George Washington Papers

To George Washington from Richard Dobbs Spaight, 25 July 1794

From Richard Dobbs Spaight

No. Carolina New Bern 25 July 1794


I have the honor to enclose you herewith a copy of the Acts and resolutions of the last General Assembly of this State.1

I have not been furnished yet with authenticated copies of the Acts entitled, "An Act to cede to the United States of America certain lands upon the condition therein mentioned"2 And "An Act for raising the proportion of Militia required of this State agreably to the Act of Congress of the U.S. entitled" An Act directing a detatchment from the Militia of the United States.3 So soon as I receive them from the Secretary of the State I will forward them to you.

There being no Arms or amunition in this State with which the detatchment of Militia to be raised here can be furnished, it is the request of the Legislature that the United States should provide them in such manner as you may think best. I am &c.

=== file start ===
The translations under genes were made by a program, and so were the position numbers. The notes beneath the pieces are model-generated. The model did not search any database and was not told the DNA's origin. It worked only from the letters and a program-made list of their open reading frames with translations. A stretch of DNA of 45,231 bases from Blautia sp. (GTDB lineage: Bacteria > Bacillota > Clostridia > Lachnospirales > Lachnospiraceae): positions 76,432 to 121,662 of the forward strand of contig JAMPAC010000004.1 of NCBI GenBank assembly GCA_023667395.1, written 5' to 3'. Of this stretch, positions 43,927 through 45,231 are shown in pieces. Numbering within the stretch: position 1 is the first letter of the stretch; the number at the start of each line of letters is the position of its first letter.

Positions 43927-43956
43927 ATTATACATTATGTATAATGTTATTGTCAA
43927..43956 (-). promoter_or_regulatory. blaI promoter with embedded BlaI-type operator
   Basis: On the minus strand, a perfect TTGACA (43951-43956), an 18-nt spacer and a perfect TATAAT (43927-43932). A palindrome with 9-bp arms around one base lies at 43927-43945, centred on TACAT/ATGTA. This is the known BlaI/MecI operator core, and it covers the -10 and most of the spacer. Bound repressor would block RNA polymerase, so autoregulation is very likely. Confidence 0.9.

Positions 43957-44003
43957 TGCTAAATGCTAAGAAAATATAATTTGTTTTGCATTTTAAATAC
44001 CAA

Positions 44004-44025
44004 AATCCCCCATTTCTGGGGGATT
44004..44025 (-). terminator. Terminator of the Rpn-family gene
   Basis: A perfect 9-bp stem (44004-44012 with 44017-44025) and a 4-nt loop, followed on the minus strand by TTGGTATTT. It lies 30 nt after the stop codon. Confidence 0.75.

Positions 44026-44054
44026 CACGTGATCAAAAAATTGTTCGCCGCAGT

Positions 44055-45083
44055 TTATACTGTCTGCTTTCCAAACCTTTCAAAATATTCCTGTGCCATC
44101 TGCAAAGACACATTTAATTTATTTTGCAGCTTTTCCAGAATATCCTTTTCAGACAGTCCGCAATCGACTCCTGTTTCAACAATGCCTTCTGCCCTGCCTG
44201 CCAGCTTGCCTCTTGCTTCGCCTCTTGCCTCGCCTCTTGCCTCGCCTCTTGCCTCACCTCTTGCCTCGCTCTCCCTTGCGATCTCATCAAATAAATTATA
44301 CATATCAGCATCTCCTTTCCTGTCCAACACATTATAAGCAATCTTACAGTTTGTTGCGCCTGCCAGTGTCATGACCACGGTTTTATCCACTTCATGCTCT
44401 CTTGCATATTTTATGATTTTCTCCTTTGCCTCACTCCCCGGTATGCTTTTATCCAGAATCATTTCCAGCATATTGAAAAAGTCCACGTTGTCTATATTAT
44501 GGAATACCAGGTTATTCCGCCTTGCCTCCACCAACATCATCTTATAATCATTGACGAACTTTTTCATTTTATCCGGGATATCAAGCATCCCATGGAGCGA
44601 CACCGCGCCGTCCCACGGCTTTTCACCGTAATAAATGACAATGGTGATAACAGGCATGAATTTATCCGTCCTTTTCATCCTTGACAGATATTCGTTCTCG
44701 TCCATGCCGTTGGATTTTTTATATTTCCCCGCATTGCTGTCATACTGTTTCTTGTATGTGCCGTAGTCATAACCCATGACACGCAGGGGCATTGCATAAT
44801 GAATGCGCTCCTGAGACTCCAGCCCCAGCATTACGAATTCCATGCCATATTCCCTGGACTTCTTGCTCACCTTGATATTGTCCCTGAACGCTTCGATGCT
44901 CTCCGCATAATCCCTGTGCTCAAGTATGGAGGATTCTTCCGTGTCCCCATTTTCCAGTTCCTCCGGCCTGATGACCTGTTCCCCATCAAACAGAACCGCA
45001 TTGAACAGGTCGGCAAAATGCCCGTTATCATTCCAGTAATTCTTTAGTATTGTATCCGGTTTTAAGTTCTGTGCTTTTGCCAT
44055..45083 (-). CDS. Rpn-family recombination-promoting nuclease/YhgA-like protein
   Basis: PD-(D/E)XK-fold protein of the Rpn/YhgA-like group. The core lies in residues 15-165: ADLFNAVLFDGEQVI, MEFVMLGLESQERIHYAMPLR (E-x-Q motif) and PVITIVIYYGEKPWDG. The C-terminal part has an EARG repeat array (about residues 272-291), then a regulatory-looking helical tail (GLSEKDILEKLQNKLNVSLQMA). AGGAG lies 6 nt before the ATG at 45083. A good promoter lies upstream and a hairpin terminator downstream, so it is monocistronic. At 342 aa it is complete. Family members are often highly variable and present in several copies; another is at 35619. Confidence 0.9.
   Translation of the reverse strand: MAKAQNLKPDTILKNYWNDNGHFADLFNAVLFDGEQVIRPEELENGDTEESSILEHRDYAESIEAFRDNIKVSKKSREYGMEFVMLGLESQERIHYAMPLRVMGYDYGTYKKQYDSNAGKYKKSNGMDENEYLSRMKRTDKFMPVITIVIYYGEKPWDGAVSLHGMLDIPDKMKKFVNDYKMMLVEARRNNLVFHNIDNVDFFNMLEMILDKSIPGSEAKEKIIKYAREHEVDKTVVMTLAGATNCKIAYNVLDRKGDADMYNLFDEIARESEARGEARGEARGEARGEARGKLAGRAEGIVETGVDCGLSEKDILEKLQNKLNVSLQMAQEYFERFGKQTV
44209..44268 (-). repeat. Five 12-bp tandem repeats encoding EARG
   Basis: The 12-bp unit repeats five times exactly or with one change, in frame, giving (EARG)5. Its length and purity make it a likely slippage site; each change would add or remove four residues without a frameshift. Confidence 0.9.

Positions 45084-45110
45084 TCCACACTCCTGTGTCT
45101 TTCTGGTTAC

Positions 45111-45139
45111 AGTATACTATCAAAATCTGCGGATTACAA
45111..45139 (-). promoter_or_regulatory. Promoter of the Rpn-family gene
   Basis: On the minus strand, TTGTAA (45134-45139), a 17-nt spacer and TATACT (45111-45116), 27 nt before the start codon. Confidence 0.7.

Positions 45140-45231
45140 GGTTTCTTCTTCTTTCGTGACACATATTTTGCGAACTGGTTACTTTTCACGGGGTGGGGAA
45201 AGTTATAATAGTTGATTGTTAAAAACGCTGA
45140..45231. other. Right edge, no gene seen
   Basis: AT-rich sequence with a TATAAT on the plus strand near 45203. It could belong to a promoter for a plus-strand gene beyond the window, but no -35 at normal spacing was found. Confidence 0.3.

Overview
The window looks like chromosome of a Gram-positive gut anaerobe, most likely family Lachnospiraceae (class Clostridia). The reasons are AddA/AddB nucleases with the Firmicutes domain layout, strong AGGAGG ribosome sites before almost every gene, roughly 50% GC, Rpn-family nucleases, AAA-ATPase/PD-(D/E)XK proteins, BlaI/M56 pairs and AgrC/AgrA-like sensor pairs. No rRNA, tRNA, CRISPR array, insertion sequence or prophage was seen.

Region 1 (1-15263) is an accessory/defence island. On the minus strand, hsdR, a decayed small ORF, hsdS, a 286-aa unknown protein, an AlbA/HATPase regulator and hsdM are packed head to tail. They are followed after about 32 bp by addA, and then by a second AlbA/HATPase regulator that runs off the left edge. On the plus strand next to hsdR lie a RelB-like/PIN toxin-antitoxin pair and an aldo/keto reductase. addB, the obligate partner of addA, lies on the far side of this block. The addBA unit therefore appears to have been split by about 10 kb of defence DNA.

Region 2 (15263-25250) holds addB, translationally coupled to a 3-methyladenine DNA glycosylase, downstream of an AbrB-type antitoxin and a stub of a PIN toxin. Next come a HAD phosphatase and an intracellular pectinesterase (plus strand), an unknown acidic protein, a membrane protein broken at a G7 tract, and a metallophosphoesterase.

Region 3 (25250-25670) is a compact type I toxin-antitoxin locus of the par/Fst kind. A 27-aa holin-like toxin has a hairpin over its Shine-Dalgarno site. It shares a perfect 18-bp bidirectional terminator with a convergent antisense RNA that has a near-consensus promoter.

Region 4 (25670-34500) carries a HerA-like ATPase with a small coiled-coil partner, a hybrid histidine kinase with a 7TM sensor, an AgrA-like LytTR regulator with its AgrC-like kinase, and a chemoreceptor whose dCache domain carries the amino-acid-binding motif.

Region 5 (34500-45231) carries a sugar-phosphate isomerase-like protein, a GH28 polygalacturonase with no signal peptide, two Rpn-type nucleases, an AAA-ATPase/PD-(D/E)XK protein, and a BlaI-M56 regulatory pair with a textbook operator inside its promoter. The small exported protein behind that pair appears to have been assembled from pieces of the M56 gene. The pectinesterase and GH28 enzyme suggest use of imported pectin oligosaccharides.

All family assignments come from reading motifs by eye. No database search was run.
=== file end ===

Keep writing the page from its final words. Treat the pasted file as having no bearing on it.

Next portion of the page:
R.D. Spaight

LB, Nc-Ar: Governors’ Letterbooks.

On 11 Aug., GW gave this letter to Secretary of the Treasury Alexander Hamilton (in the absence of Secretary of War Henry Knox) and "Desired the Secretary to return answers to such parts . . . as shou’d require them" (JPP description begins Dorothy Twohig, ed. The Journal of the Proceedings of the President, 1793–1797. Charlottesville, Va., 1981. description ends , 317). No letter from Hamilton to Spaight on these topics has been identified.

1The enclosed copy has not been identified. The most recent session of the North Carolina General Assembly had met at New Bern from 7 through 19 July and passed three laws—the two mentioned below and another militia act (see N.C. Laws, 1794).

2This act ceded to the United States land for a fort on Cape Fear River and for a lighthouse on the headland of Cape Hatteras, "upon the express condition, that the fortifications, lighthouses and beacons . . . shall be erected within three years and be continued and kept up forever thereafter for the public use," and with a restriction that the cession should not prevent the state "from serving any process or levying executions" within the ceded jurisdiction (N.C. Laws, 1794, 1).

3For the act of Congress, of 9 May 1794, see Stat description begins Richard Peters, ed. The Public Statutes at Large of the United States of America, from the Organization of the Government in 1789, to March 3, 1845 . . .. 8 vols. Boston, 1845-67. description ends . 1:367-68. For the North Carolina law, see N.C. Laws, 1794, 8-9).

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